One of our first stops was a dozer line. Martin pointed out a water bar that was created along the wide plowed area during fire suppression efforts. I know what a water bar is, and perhaps it was because I wasn’t wearing my glasses, but it took me a moment to spot the contours he and Edlund so easily identified.
Without these repair efforts, including adding water bars, the miles of containment line built around the fire would rapidly encourage erosion.
The first dozer line repair was still devoid of the layer of vegetation that would later be added. Martin explained that this area is still hot, meaning fires were still smoldering under the soil. If green vegetation was added to the top, fire could easily break out. Areas identified as still being hot won’t be finalized until they have cooled. This could happen during the first rains, after the first snowfall or even later. Forest personnel will keep tabs on the changes.
Stopping at a wide area, I immediately admired a large fallen log. It was devoid of limbs and it was evident that it had burned a while. I say admired, because the photographer in me recognized a special part of nature.
This log was used across the access point to the treated area. A thick layer of still green brush and smaller trees covered the soil disturbance to protect it from erosion.
While I took pictures, both Edlund and Martin zeroed in on smoke I had initially missed. Up the hill and to the left of the treated area, a standing tree was still burning.
Martin strapped on his fire pack and grabbed a McLeod and hiked up to evaluate the tree. For those who aren’t familiar with fire tools, a McLeod is a two-sided tool with a rake-like feature on one side and a blade for chopping or using like a hoe on the other. The other common tool is a Pulaski. This hand tool combines a single-bladed ax at one side of the head and an adze on the other. Both tools have been around since the early 1900s and are nearly indispensable to hand crews.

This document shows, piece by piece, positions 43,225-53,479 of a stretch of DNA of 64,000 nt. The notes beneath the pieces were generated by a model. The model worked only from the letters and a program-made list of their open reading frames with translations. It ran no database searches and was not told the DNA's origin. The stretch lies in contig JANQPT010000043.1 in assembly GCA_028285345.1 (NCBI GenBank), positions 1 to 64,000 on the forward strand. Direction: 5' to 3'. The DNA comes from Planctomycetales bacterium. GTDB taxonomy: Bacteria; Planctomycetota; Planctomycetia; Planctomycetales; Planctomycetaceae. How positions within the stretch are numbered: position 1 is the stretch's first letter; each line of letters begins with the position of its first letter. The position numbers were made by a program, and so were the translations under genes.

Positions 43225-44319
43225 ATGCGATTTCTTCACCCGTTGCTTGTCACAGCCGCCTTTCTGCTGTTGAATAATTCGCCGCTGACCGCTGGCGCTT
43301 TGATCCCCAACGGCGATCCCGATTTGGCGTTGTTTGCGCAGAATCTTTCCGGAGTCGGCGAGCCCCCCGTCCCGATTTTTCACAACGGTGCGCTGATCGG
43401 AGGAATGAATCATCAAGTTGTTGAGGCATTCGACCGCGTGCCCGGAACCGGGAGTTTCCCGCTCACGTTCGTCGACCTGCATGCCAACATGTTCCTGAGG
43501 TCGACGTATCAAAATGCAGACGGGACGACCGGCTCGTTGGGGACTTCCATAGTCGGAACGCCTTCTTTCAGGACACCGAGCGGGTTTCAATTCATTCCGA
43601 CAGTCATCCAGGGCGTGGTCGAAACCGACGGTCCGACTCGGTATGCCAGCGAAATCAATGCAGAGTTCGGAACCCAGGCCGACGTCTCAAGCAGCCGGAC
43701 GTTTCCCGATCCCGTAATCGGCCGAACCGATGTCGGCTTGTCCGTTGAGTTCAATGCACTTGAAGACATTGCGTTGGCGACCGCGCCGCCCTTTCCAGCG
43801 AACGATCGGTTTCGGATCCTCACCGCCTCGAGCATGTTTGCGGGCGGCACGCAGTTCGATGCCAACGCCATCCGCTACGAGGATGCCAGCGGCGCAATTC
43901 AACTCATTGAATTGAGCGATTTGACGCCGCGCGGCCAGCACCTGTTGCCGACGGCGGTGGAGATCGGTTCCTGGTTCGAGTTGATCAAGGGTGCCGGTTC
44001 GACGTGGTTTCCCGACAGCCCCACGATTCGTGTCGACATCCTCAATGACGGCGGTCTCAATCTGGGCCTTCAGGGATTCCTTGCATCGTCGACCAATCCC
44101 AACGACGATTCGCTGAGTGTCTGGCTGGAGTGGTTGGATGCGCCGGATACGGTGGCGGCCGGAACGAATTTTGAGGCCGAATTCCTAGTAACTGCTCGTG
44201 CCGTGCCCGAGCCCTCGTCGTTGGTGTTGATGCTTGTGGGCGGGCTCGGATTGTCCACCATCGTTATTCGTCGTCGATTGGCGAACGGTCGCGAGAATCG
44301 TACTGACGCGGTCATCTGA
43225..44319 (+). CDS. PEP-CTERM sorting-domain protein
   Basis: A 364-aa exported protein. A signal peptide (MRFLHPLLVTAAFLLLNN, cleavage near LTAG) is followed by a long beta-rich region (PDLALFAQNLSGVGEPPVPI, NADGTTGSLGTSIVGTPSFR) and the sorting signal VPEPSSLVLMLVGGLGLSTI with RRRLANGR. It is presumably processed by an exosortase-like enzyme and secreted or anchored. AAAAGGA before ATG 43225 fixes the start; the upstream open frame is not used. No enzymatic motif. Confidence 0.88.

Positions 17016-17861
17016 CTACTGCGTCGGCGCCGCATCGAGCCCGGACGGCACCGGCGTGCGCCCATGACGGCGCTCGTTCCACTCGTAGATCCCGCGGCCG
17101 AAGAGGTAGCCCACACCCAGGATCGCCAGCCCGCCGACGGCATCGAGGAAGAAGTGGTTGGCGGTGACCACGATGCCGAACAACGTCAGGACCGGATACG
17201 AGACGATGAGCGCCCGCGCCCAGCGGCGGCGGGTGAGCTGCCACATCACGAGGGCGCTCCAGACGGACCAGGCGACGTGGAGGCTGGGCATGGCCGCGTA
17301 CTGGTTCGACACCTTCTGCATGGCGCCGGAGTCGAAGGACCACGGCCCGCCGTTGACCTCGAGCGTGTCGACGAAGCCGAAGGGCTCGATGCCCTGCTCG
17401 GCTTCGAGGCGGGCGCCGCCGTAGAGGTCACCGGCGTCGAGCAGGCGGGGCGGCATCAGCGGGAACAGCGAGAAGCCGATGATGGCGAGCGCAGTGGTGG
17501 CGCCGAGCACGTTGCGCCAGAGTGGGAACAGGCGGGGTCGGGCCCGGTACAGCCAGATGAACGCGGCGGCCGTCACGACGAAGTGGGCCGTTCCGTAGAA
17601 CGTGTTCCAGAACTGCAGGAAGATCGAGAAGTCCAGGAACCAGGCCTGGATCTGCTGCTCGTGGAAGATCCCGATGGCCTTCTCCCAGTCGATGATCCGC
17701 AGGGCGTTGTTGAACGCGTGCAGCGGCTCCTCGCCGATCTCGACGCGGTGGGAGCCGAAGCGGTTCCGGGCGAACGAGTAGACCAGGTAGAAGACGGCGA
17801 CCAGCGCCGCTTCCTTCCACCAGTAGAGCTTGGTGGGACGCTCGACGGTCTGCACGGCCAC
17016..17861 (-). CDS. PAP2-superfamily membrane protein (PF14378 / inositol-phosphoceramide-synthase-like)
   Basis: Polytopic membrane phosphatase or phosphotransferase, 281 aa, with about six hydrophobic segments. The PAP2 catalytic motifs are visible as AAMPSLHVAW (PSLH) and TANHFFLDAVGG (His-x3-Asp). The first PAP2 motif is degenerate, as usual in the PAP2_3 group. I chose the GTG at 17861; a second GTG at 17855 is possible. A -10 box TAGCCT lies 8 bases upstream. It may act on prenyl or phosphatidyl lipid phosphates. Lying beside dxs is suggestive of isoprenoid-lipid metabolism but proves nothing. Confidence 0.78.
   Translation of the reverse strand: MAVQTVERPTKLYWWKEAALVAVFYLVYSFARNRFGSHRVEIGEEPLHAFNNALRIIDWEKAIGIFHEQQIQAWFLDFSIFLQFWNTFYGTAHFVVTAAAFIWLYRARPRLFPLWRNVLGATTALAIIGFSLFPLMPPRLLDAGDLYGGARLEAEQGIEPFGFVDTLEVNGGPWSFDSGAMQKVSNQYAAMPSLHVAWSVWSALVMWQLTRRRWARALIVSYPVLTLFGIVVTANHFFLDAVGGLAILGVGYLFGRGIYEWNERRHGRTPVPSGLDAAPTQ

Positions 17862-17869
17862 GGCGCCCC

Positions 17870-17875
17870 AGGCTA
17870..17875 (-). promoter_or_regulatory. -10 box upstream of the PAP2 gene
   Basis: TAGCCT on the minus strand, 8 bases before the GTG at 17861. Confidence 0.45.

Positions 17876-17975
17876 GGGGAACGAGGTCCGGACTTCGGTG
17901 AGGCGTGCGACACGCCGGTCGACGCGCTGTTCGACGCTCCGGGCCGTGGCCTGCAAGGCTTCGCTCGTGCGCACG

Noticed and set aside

Courtney Rowe from Nevada City and the Tahoe National Forest, as resource advisor, led the fire suppression repair plan development, Edlund explained.
Although Rowe had left the day prior to our visit, her plan was still being carried out.
Rowe’s duties began Aug. 3 when she arrived at the Minerva Fire and joined crews then staged at the Plumas-Sierra County Fairgrounds (later moved to Mill Creek to make room for the annual fair).
According to Rowe, her plans included Stage I repairs including what to do with the miles of hand and dozer lines. She also had to repair the safety zones, those areas designed to allow firefighters somewhere to turn should things get too intense.
Thanks to infrared mapping of the area, Rowe had some idea of which areas within the fire were already cooled and which were still hot.
The first dozer line Edlund and Martin showed me was still hot. Although no active fire was noted within this line, roots, stumps and other vegetation were still smoldering beneath the churned up soil. In a cold area, Martin explained that felled trees and other vegetation would be spread over the soil. This layer too keeps erosion in check. It also helps prevent others from turning a dozer line into an unplanned road or trail.
Before Rowe left the forest to return home, she met with the forest’s hydrologist, Joe Hoffman, who is responsible for conducting the Burned Area Emergency Response, also known as BAER. This process identifies areas that could pose safety issues or threats to life, property or sensitive natural and cultural areas.
Throughout this tour, we stopped at several different dozer trails including a contingency line or safety zone.
Martin explained that contingency lines are like having a plan B in place. If plan A, devised to stop or turn the fire failed, crews hoped that plan B would hold.